I’ve only been to Denver once. Actually, I’ve only been to the Denver airport on my way to Estes Park, Colo. But strangely I’m a Denver Nuggets fan. I have been since 1994. My friends are baffled seeing as I was born in Chicago, lived eight years in Atlanta and another eight in South Florida.
As a youngster, I was a Bulls fan, as was anyone else with a pulse in the early 90s. By the time John Paxson drilled that clinching 3-pointer in Game Six against the Suns in the 1993 NBA Finals, it seemed everyone and their mother rooted for His Airness and Co.
See most people jump on bandwagons. Not me. I jump off. So I needed a new a squad. For Hannukah, my mom got me a Dikembe Mutombo jersey, and my love affair with the Nuggets took off. And it wasn’t such a bad year to join up the Nuggs’ cause as they became the first No. 8 seed to win a playoff series as they upset Seattle when they were still the SuperSonics. Watch it here.
But after that it was slim pickings. Sure there were some highlights with Robert Pack, Bryant Stith, the artist formerly known as Chris Jackson and Antonio McDyess, but the late 90s was brutal for Nuggets fans.
In 1997, the Nuggets fielded perhaps one of the worst teams in NBA history. They won just 11 games all year and tied the NBA single-season record for most consecutive losses with 23. The next season didn’t offer much of a reprieve for Denver fans with a 14-win campaign. Things got marginally better, but still no winning seasons. Then there was 2003 when the Nuggets tied the Cavaliers with the worst record in the league at 17-65.
That team featured players named Vincent Yarbrough, Junior Harrington, Ryan Bowen, Rodney White, Donnell Harvey, Nikoloz Tskitishvili, Chris Andersen, Chris Whitney, Shammond Williams, Kenny Satterfield, John Crotty, Pedrag Savovic, Jeff Trepagnier and Adam Harrington.
Of that group only Ryan Bowen remains in the league (He plays for New Orleans and actually scored eight points against the Nuggets on Jan. 28). That tells you everything you need to know. But I hung tough. And my reward was the No. 3 pick in the 2003 Draft and thanks to the Pistons folly and Darko Milicic, Carmelo Anthony helped turn things around.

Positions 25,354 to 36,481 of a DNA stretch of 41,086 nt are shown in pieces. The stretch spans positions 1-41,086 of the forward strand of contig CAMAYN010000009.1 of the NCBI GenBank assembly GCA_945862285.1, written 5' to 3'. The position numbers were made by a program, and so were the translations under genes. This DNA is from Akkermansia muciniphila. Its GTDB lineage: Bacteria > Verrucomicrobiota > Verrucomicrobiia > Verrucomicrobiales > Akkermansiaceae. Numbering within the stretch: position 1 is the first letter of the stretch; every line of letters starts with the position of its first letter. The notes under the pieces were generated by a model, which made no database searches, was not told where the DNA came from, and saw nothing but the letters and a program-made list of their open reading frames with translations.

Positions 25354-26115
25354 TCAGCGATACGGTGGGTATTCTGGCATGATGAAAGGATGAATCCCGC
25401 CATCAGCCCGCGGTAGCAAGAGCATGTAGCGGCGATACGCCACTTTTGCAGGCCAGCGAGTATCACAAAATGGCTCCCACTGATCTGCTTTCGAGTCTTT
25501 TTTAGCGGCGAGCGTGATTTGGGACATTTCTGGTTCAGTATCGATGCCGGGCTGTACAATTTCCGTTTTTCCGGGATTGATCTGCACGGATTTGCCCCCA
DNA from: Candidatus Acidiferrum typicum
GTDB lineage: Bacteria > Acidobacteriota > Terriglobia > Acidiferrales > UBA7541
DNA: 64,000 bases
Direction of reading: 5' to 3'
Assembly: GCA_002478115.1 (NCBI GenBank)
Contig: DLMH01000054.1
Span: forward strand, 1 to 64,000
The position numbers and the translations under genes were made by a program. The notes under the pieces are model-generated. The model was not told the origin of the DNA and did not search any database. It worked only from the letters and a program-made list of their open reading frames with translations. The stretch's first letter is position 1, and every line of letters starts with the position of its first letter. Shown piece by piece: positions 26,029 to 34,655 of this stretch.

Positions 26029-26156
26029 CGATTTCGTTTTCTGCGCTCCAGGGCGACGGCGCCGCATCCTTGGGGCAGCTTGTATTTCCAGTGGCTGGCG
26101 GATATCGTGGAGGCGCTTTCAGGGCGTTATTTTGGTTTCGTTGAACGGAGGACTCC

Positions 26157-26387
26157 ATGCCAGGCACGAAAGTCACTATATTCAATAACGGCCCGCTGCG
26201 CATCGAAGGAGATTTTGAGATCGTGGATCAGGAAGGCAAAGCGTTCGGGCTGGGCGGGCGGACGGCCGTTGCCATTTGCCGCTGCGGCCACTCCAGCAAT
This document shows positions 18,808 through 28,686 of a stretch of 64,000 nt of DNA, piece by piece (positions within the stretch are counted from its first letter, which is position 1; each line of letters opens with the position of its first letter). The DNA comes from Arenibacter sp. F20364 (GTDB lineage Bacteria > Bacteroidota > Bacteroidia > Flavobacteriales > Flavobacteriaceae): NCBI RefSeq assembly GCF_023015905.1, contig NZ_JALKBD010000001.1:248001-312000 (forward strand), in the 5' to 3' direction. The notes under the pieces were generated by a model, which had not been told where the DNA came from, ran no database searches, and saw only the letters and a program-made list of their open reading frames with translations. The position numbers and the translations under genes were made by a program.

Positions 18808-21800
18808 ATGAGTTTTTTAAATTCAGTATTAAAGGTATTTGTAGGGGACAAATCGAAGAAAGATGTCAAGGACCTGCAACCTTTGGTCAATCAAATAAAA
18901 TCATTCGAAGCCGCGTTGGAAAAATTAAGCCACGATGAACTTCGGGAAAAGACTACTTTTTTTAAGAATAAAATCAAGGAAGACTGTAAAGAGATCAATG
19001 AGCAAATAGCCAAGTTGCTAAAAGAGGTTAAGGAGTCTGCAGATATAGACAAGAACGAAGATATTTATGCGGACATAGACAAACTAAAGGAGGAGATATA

In Melo’s first four years in the league, the Nuggets have recorded winning seasons in each campaign. Prior to Melo’s rookie year, the last Nuggets team to have a winning record was that 1993-94 team I’ve already spoke of. That’s right. I jumped from the dynasty that was the Chicago Bulls for one winning season in a decade. Pretty smart huh?
So why have I gone on with this lengthy diatribe of the travails of my beloved Nuggets? Because with one more acquisition, the Nuggets – my Nuggets – could be odds on favorites to win the NBA title.
Jason Kidd wants out of New Jersey. Who doesn’t? And among the suitors for his services are the Nuggets, who already boast the likes of Carmelo Anthony, Allen Iverson, Marcus Camby and Kenyon Martin. Add Kidd into the mix and the quartet of rich and creamies blows the Boston Three Party (thanks Scott Van Pelt) out of the water.
Kidd is a player who can win a game without making a shot. And with players like Iverson and Anthony happy to take every shot, Kidd would be just what the doctor ordered in the Rockies. At 34, Kidd’s window to win a title is shrinking and the Nets are not anywhere near a championship contender.
Denver is currently 26-18 and tied for second in the Northwest Division with Portland, though the Nuggets are just 1/2 a game back of division-leading Utah. It’s said a deal with Denver would cost the Nuggets Nene, Linas Kleiza and J.R. Smith. That’s a bigger fleecing than the Mets just pulled over on the Twins. Nene has the tools and at times looks like he can be a force the likes of a poor man’s Karl Malone. However, the Brazilian has struggled with injuries his entire career and the latest, a cancer scare, might throw this deal into doubt. But if Nene scares the Nets, offer a first round pick and some cash. Get the deal done!
Cleveland and Dallas would undoubtedly be interested in Kidd, and LeBron has already gushed openly about the idea of pairing up with the second best point guard in the game (behind only Chris Paul, though Deron Williams shouldn’t be overlooked).
But Denver’s VP of Basketball Operations Mark Warkentien needs to get this move done. Owner Stan Kroenke has already shown he’s not afraid to make a big splash and spend the cash with last year’s deal bringing Iverson into the fold. Us Nuggets fans, and yes we’re out there, deserve this.
I deserve it. I gave up three titles (Chicago’s second three-peat) to cheer for your Nuggets. Show me some love.